The Talks in Islamabad and the Formation of a Security Belt in Southern Eurasia


Iran and Russia have created a committee for the realisation of joint projects in the areas of energy and railway industries. This was declared by the speaker of the Iranian Parliament, Ali Larijani, after a two-day international conference in Islamabad dedicated to the battle against terrorism. 

Representatives from Pakistan, Russia, Iran, China, Turkey, and Afghanistan took part in the conference. A delegation of deputies from the State Duma led by the speaker of the lower chamber of parliament, Vyacheslav Volodin, represented Russia.

The Great Game III

According to Larijani, he had the opportunity to talk with foreign colleagues in the corridors of power about economic questions. Moscow and Teheran’s projects were discussed, and a special committee was created to continue cooperation. The participants came to a single conclusion: coordination and shared investments are necessary in the fight against poverty in the region.  

In general, we can conclude that not just economics was discussed, but also the formation of a security belt in southern Eurasia. It is important that representatives from Afghanistan and Pakistan, for whom a ‘Great Game’ has been played from the 19th century onwards, met on common ground.

Slowly but steadily

Such events are a good demonstration of a real lessening of US influence in the Eurasian space in all areas, from security to economics. The day before, on the 22nd of December, talks were held in Astana, as a result of which Russia, Iran, and Turkey accepted a document about de-mining operations in Syria, which includes the clearing of world heritage sites. Thus, strategically important documents are being accepted without the participation of the White House.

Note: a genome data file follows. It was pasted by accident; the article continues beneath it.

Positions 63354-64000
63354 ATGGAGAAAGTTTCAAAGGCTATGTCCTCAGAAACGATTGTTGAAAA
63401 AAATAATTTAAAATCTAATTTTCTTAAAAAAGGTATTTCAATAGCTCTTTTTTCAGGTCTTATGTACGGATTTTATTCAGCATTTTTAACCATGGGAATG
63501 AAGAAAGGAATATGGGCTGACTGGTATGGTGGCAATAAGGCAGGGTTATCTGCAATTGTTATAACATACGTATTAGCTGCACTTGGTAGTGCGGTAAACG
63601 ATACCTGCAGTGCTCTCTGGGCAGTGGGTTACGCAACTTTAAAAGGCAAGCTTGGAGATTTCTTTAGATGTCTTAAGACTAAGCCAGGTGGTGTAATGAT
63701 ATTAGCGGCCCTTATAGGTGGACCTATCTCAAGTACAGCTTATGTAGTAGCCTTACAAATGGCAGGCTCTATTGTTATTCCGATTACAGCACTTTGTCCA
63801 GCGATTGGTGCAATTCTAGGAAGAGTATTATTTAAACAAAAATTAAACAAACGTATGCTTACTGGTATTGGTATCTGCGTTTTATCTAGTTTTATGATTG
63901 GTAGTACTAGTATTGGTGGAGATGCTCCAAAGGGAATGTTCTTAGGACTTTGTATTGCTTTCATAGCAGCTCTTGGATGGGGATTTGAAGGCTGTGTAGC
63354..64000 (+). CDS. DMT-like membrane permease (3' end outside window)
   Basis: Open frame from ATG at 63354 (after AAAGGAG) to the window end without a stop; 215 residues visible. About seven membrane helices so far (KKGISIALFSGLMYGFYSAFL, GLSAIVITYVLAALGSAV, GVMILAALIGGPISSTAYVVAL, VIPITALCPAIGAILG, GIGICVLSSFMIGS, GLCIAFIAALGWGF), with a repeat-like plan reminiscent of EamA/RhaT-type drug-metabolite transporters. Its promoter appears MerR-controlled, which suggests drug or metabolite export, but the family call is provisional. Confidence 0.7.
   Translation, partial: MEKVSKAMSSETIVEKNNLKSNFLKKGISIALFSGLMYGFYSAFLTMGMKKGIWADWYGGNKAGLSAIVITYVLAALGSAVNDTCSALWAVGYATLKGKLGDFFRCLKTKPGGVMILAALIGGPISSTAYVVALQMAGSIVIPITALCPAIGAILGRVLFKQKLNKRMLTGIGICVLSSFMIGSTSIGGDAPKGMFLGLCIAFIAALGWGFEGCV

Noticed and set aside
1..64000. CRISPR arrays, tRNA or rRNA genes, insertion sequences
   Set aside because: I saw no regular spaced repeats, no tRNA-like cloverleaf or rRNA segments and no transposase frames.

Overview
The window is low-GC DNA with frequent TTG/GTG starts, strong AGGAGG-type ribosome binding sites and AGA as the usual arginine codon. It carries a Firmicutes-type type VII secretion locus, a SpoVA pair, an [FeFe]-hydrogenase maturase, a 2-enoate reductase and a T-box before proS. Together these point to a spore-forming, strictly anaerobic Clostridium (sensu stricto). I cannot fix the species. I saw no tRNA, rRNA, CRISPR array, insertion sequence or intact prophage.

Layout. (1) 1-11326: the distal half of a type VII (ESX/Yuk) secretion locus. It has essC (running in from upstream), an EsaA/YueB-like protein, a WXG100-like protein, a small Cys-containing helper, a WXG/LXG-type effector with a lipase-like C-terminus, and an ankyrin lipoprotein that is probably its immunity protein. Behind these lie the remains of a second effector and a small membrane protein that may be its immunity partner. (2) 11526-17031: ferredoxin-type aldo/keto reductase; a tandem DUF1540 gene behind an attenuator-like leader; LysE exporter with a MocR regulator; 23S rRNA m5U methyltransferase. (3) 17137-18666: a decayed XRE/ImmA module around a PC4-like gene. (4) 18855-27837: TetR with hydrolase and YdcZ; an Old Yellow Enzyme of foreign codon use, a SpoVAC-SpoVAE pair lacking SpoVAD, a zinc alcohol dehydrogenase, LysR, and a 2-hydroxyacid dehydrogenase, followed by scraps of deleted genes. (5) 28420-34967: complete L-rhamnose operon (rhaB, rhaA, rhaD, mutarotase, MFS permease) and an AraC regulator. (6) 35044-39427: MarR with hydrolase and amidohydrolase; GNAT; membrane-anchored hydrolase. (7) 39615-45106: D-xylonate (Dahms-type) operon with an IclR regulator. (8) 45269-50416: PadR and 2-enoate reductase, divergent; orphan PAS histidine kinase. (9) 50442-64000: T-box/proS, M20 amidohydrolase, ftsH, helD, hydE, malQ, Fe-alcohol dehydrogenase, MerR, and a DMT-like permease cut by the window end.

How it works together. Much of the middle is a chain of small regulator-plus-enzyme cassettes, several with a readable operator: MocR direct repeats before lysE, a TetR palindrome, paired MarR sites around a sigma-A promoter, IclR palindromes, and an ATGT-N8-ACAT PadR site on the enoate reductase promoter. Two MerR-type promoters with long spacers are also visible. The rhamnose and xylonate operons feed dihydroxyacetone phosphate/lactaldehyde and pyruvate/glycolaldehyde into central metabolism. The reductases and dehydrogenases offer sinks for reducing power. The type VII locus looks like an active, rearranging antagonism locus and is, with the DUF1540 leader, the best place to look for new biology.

The rebalancing of power is taking shape slowly, but inevitably. What is more, if we take the new American security strategy into account, the US directly say that they will pressure Pakistan and that the DPRK and Iran (and Russia as well) are enemies and aggressors.

Afghanistan is waiting for change

Another event is important on this background: China has included Afghanistan in the Sino-Pakistani Economic Corridor (CPEC), a key element of the ‘one belt, one road’ project.  In such a way, Pakistan is also included in all-Eurasian integrational mechanisms.

On Thursday, Beijing was the setting for a trilateral meeting between Afghanistan, Pakistan, and China, which was dedicated to the settling of disputes and the development of cooperation between Kabul and Islamabad.

“We have called upon the Taliban to take part in the peace process, and Pakistan has declared its support for peace talks between the Taliban and the Afghan government,” – reported the head of the Chinese Ministry of Foreign Affairs, Wang Yi. “China will also support the Afghan peace process.”

This is taking place on the background of blasts in the southern part of Afghanistan, as a result of which no less than 6 employees of law enforcement agencies were killed, which is telling of the need to solve the conflict as quickly as possible. 
It is expected, that the next trilateral meeting will take place in February next year. In other words, China is continuing the game. It is possible that Beijing's participation will be more productive than American interference in ending of the conflict.
Apart from this, American influence isn’t the same as it has always been. In the summer, US president Donald Trump gave James Mattis permission to determine the amount of American troops in Afghanistan, because, as the head of the Pentagon put it, “The USA doesn’t lose.” Senator John McCain has said earlier that the Pentagon has no plan of action in the region.
“To this day we have no strategy in Afghanistan,” – Lamented McCain, - “It is difficult to support you if we don’t have a strategy.” 

Pakistan is also not happy with the Americans. Pakistan’s foreign minister Khawaja Asif has already accused the US of attempting to draw Islamabad in foreign wars, also accusing NATO of mistakes in Afghanistan.
Thus, America is swiftly losing positions not just in the Middle East, but in southern Eurasia as well.